China targets 'false', internet-led news

Beijing : China has ordered journalists to train in how to avoid “false news” and has urged state media to beware of online “manipulation” of news, reports said Monday.

Paris-based Reporters Without Borders said the six-month training to “eradicate false news, enhance social responsibility and strengthen the professional ethics of journalism” would effectively teach them self-censorship.

“In short, to make journalists themselves actors in censorship,” Reporters Without Borders said of the training that state media said began in November.

People’s Daily, the ruling Communist Party’s official newspaper, Sunday published a commentary urging Chinese media to “show greater responsibility in guarding against manipulation of public issues on the internet”.

Zhai Huisheng, head of the official Chinese Journalists’ Association, publicized the training drive last week, saying some media “lack political sensitivity”.

The government was forced to refute about 20 reports on major issues related to China’s “national situation and people’s lives” in the last three months, Zhai was quoted as saying.

Reporters Without Borders said the training drive reflected an “escalation in the control of information” after the government’s Propaganda Department earlier announced 10 directives on the media for 2011.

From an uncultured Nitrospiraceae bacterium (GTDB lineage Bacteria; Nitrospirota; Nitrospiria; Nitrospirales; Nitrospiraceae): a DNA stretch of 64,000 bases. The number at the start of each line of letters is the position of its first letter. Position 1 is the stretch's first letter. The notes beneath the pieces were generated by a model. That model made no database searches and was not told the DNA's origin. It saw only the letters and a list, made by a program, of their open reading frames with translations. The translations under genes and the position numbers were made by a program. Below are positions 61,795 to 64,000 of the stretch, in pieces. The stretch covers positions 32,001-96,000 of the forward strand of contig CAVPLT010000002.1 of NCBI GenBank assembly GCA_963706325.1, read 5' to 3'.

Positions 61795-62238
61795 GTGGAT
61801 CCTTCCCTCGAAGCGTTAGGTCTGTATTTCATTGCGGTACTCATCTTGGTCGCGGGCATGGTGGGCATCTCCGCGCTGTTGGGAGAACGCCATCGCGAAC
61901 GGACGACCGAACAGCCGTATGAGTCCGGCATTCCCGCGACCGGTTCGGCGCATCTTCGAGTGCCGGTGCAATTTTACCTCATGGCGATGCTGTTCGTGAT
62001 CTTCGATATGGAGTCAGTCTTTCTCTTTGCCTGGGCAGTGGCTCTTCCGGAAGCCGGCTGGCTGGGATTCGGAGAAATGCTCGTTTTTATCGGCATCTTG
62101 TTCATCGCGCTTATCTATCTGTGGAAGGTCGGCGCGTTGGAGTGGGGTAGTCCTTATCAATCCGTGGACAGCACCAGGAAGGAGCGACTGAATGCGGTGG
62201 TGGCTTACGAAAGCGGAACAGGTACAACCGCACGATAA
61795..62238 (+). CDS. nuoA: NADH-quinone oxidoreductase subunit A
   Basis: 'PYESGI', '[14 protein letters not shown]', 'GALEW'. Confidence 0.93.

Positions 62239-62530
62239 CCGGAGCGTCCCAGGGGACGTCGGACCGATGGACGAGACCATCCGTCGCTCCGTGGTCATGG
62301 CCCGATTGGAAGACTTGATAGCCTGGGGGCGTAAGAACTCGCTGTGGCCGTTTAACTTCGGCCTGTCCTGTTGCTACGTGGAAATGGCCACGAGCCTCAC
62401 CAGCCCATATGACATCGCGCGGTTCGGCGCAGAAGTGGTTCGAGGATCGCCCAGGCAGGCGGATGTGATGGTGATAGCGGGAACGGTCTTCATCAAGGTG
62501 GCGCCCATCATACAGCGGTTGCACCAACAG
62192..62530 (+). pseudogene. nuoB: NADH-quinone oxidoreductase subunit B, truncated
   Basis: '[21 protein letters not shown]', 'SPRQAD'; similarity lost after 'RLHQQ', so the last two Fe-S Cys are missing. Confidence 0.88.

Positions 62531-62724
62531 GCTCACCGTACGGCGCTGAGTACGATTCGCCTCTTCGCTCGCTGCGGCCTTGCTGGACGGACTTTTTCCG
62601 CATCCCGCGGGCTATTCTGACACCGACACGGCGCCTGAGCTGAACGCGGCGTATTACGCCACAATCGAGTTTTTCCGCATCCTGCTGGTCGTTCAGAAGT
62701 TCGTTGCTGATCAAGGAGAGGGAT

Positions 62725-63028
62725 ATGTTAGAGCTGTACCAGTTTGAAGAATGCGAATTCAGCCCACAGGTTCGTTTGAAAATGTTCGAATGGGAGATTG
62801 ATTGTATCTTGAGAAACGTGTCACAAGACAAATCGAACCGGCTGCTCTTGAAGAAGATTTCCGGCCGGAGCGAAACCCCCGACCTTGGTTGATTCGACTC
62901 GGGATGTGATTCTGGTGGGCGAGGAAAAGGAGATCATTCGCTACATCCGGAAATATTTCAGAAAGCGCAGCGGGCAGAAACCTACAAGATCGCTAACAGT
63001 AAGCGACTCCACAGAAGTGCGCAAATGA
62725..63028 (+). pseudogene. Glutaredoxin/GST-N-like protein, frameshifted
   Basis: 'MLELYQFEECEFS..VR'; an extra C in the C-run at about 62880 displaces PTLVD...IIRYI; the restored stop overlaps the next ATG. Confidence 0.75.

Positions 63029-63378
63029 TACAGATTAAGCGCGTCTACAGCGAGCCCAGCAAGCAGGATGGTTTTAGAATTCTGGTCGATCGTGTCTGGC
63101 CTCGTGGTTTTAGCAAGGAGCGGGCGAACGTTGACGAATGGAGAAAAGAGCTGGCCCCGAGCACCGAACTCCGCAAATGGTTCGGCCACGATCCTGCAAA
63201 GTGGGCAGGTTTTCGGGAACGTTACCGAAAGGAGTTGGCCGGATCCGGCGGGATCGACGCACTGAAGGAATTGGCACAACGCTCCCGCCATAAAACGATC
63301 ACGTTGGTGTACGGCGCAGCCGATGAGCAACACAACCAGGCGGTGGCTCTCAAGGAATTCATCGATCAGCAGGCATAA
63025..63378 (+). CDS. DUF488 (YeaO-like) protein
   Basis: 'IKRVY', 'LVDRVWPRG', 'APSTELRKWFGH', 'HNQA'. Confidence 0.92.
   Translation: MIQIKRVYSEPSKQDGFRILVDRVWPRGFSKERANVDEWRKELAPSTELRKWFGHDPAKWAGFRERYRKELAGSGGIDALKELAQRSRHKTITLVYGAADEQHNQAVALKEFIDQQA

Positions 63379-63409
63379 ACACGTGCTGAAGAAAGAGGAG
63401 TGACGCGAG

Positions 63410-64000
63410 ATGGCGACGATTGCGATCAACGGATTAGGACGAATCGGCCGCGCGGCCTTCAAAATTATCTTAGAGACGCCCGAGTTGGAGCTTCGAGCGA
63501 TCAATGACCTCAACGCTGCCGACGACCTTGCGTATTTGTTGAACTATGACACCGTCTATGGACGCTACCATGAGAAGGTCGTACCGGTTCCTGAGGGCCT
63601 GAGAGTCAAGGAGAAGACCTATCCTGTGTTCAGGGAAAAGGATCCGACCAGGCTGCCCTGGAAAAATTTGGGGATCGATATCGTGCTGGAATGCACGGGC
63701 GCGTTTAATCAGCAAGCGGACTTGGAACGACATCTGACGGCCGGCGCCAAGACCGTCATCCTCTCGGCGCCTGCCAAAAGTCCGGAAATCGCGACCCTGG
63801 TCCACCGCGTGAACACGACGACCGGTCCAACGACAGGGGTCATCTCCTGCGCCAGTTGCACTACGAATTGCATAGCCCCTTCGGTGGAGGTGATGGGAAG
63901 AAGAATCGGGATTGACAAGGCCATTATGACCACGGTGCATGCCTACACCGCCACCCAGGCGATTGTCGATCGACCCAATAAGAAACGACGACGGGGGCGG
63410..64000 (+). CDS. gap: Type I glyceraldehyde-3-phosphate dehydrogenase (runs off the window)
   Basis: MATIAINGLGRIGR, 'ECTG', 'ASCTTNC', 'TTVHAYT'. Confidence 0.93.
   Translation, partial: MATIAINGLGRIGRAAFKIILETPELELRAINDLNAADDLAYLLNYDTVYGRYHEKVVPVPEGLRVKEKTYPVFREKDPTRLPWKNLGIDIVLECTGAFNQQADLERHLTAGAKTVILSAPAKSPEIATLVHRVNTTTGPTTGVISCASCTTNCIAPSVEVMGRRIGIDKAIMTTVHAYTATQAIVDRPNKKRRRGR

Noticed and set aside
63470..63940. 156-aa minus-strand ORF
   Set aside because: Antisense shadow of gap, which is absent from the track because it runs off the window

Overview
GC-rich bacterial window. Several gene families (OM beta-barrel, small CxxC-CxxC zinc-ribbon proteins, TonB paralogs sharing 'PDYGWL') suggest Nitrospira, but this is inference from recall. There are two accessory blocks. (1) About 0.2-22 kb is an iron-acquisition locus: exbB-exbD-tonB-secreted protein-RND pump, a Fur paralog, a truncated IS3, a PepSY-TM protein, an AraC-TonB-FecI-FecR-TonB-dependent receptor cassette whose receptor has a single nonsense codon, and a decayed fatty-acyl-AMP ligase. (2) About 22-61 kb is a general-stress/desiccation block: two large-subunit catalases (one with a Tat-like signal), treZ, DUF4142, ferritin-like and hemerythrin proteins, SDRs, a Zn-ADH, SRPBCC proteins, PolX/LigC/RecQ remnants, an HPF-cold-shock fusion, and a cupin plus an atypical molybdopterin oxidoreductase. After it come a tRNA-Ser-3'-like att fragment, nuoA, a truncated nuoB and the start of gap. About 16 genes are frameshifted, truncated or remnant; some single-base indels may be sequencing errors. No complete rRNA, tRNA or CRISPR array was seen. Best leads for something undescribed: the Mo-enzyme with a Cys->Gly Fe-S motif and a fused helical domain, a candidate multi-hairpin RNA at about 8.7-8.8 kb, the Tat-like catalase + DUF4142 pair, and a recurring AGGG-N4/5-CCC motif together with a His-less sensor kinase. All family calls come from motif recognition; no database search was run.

It condemned the “abusive use of the notion of ‘false news’, which justifies a large number of cases of maltreatment on the part of the authorities in respect of defenders of free expression”.

The group cited this month’s sacking of respected investigative journalists Long Can and Chang Ping from two newspapers as evidence of the government’s tightening control over state media.

The People’s Daily commentary said the media should “resist the temptations of sensationalism in the face of misleading internet postings”, citing the case of Qian Yunhui, a popular land-rights activist who died last month.

Many online reports questioned police assertions that Qian was accidentally run over by a truck, claiming that local thugs employed by developers, or even police officers, could have thrown him under the vehicle.

The trial of the driver accused of killing Qian is scheduled to begin Tuesday.

“Unquestionably, the internet was a new channel for building democracy with Chinese characteristics and satisfying the public’s rights to know, to express, to participate and to supervise,” the commentary said.

But it said internet users should be “wary of information from unauthorized sources, or one-sided opinions” while state media should “bear greater responsibility in guarding against public opinion viruses”.

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